What can University personnel ask to determine if an animal is a service animal?
In situations where it is not obvious that the animal is a service animal, personnel may ask only two specific questions: (1) is the animal a service animal required because of a disability? and (2) what work or task has the animal been trained to perform?  Personnel are not allowed to request any documentation for the service animal, require that the service animal demonstrate its task, or inquire about the nature of the person's disability.

What is an Emotional Support Animal (ESA)?
The main purpose of an emotional support animal (ESA) is to provide emotional support, well-being, comfort, or companionship to their owners.  An ESA must be domesticated, and well-behaved. Their presence is generally limited to residential facilities including their common areas.

Is an emotional support animal (ESA) considered a service animal?
No. An emotional support animal is not a service animal and not afforded access to all public places. ESAs are afforded protections under the Fair Housing Act (FHA) only. Requests to possess an ESA in a residential facilities including their common areas must be approved by the Office of Student AccessAbility and University Housing. Students must present a letter from a doctor or professional licensed in Texas stating details about the patient’s needs, treatment, and how the animal is a vital part of that treatment. The ESA must also have all their immunizations records from their veterinarian. ESA registration from an outside organization is not recognized.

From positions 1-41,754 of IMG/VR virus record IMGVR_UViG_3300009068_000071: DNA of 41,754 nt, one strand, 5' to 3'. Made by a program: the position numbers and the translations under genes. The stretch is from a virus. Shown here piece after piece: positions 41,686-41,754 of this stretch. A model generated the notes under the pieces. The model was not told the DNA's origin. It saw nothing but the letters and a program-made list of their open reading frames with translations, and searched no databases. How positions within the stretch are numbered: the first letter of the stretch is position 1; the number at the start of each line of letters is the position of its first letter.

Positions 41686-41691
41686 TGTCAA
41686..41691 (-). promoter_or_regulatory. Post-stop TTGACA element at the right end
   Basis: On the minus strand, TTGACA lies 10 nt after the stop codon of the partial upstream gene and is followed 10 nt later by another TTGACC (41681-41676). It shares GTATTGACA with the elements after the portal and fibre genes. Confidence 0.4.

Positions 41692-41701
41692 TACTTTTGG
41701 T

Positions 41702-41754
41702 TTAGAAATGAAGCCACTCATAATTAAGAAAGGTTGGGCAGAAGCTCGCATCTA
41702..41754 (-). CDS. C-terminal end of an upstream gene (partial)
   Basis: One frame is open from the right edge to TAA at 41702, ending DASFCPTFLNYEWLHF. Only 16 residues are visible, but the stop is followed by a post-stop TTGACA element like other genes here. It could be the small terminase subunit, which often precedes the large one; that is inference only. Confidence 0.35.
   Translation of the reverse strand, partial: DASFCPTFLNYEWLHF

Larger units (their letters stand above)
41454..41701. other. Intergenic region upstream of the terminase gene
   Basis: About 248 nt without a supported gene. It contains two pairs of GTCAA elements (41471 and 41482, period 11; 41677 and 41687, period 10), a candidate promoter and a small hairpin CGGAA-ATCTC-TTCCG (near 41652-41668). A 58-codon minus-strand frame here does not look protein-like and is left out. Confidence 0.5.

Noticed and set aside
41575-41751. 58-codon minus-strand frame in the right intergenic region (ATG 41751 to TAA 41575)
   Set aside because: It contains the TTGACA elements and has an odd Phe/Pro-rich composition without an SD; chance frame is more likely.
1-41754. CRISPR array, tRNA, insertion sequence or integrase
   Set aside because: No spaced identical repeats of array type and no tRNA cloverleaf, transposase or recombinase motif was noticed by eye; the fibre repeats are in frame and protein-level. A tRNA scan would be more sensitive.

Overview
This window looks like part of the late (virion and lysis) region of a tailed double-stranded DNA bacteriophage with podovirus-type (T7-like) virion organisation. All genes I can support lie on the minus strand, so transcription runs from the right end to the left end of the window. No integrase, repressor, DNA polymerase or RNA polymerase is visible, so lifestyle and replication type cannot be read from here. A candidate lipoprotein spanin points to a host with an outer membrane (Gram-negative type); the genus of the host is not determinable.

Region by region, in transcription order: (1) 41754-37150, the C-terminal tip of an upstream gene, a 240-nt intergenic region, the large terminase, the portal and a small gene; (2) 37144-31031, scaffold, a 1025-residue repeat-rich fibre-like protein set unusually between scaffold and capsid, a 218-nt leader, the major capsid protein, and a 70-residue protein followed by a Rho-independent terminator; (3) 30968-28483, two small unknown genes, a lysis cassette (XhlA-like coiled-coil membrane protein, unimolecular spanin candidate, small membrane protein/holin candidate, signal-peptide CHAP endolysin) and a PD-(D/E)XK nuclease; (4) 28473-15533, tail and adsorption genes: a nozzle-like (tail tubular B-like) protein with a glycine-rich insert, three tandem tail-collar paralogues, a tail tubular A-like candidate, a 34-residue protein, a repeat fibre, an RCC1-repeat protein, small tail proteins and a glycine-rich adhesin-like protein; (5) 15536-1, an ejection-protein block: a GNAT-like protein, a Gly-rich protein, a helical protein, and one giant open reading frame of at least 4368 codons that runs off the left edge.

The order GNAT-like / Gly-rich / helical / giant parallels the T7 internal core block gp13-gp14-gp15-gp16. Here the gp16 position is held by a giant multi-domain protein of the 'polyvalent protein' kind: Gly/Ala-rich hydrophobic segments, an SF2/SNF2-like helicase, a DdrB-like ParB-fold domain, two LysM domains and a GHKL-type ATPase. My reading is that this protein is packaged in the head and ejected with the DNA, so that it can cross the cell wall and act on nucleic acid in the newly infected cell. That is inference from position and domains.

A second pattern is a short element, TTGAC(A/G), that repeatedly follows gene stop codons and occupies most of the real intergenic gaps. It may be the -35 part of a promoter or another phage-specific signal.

How many service animals do we have on campus?
There is no way to know how many service animals are on campus since, by law, registration of service animals cannot be required.

Does the ADA require service animals to be professionally trained?
No. Service animals can be trained by their owner or by another handler.  People with disabilities are not required to use a professional service animal training program.

Can I approach or pet a service animal?
It is best to ask the handler or trainer before you approach or pet any dog (or other service animal). It is against the law for a person to assault, harass, interfere with, kill, or injure in any way, a service animal. Actions as this may impede or interfere with, the animal's performance of its duties; or places a person with a disability who is using a service animal, or a trainer who is training a service animal, in danger of injury.

Is a service animal required to wear a service vest, patch or special harness identifying them as a service animal?
No. ADA and the State of Texas do not require service animals to wear a vest, ID tag, or specific harness.

Is a service animal required to have vaccinations?
Yes. Individuals with service animals are not exempt from local animal control or public health requirements.

Where can I go for additional resources?
Department of Justice FAQs at https://www.ada.gov/regs2010/service_animal_qa.html 
Office of the Texas Governor at https://gov.texas.gov/organization/disabilities/assistance_animals